Pancakes - 12/13/12 - 1:52pm

@Your Face

That’s how you short out your shifters.

greg - 12/13/12 - 2:04pm

what is most odd is that the shimano cassette has the narrower spacing, even though it requires the longer freehub.

Andrew - 12/13/12 - 2:21pm

Once again ‘bike’ people questioning logic put right in front of their face, why? because of good corporate propaganda from Shimano and the like. Good job to Wheelworks for giving half decent evidence. Will a campy cassette with a shimano chain/rd work well… probably not as well as a complete shimano gruppo, but if it works then it will save (a very few people) a lot of money. Comments like “I promise you will be damaging parts that are very expensive” sound like they came right out of the mouth of some Shimano PR person… Let me remind you that Shimano parts aren’t made of ice where Campy parts are made of fire.

Sam - 12/13/12 - 3:16pm

One problem is that Campy cassettes hang over the end of the freehub. This is only applicable to that small segment that has enough $$$ for 9000, but doesn’t want to spring for new wheels….or wait probably not even them. If you have a rear wheel with White Industries H3 or a Mavic wheel and Shimano 10 speed drivetrain–this COULD save you a couple bucks. Who switches from Campy 11 speed to Shimano? Unless they have one of the very few Shimano 11sp compatible hubs(almost no one yet, and WHY if you’re running Campy) it would be impossible to switch to the Shimano 11sp body for the(non-existent) gear combo advantage. Didn’t Campy make a 11-29 cassette before Shimano? Now they BOTH offer the same number of cassette options.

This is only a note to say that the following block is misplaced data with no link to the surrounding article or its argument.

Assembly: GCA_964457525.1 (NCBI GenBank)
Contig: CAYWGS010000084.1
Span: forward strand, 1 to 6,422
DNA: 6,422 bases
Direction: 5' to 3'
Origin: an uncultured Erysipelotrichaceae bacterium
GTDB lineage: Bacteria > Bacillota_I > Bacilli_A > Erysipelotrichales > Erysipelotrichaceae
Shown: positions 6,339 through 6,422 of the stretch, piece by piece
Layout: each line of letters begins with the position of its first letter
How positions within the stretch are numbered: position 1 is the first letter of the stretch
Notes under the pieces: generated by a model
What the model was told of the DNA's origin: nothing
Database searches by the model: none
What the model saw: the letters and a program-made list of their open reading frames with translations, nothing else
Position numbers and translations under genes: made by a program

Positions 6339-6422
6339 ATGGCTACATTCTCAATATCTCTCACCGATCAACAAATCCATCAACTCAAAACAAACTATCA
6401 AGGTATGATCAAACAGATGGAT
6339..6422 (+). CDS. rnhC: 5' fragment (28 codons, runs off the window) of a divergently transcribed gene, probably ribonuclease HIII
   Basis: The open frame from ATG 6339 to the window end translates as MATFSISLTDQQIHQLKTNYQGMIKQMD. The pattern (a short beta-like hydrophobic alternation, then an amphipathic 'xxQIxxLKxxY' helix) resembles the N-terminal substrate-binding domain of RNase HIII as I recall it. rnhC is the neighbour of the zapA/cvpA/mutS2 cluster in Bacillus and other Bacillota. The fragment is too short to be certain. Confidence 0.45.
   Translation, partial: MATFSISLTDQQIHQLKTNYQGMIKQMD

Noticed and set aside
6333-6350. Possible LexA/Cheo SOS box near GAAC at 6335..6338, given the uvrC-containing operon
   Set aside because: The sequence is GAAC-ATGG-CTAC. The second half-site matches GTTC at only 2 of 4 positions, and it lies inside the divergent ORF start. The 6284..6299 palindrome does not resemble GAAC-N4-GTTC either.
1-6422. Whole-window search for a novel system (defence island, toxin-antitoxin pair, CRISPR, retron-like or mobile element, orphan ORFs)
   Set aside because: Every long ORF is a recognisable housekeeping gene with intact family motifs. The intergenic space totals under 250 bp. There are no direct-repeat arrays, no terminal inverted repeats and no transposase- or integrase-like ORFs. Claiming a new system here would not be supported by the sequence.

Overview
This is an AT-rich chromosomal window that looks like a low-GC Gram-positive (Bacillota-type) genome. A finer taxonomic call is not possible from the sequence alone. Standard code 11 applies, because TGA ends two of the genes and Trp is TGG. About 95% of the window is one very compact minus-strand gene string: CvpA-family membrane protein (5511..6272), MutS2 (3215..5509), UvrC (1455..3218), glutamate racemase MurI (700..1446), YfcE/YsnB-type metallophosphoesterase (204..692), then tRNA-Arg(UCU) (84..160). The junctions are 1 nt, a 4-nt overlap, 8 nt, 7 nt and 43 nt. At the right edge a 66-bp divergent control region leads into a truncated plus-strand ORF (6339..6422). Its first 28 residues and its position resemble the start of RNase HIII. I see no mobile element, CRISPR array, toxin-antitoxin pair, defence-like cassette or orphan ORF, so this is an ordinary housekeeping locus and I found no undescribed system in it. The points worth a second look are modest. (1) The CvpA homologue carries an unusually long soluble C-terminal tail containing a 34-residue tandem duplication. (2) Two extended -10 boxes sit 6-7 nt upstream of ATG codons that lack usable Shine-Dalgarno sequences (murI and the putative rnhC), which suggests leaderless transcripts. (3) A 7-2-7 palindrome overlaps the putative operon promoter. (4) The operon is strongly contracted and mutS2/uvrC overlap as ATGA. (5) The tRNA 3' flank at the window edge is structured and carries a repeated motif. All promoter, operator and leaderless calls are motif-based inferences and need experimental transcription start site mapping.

If you have Campy and hate it you should swap to Shimano freehub body, lose a gear, sell the group, and buy Dura-Ace 9000 or Ultegra DI2. The advantage to Dura Ace 9000 is not 11 gears–10 is easily enough–it’s the best front shifting(rivals DI2) of any cable-operated group. The chainring compatibility is a nice bonus. If you get the Dura Ace 9000 11-25 or 12-28 and drop the 16t cog it gives you a nice range of gears with full compatibility with rear hubs.

Scott - 12/13/12 - 3:27pm

It seems to me that if I’m spending that kind of coin on an 11spd kit I wouldn’t be satisfied with good enough for a “parking lot” ride. Cool to see people like wheelworks trying out new things but if I’m pounding up a hill and drop a bunch of gears I don’t want to have my knees slammed into my stem when my chain miss shifts on me.

Bikerumor is a bit misleading with their title. I think they forgot to add a question mark to the end as it seems the jury is still out.

Marceire - 12/13/12 - 8:14pm

FYI, I am running the wheels manufacturing campy 11 cassette that fits on a shimano freewheel body.
It’s basically a modified ultegra cassette. (Using it on my Madfiber shimano spline wheels)
After a very short, initial break-in period it’s working exactly as well as my SR 11s cassette.

So, I am fairly confident that if the spacing between the rings is the same you should have no problem running a shimano 11 with your campy drivetrain.

James - 12/13/12 - 9:09pm

I was told by a very reputable Shimano employee that 11 speed cassettes are 100% cross compatible. My guess is they will work better with each other than any Wheels Manufacturing or American Classic Cassette. Take that for what it’s worth, but that was the advice I was given by a friend.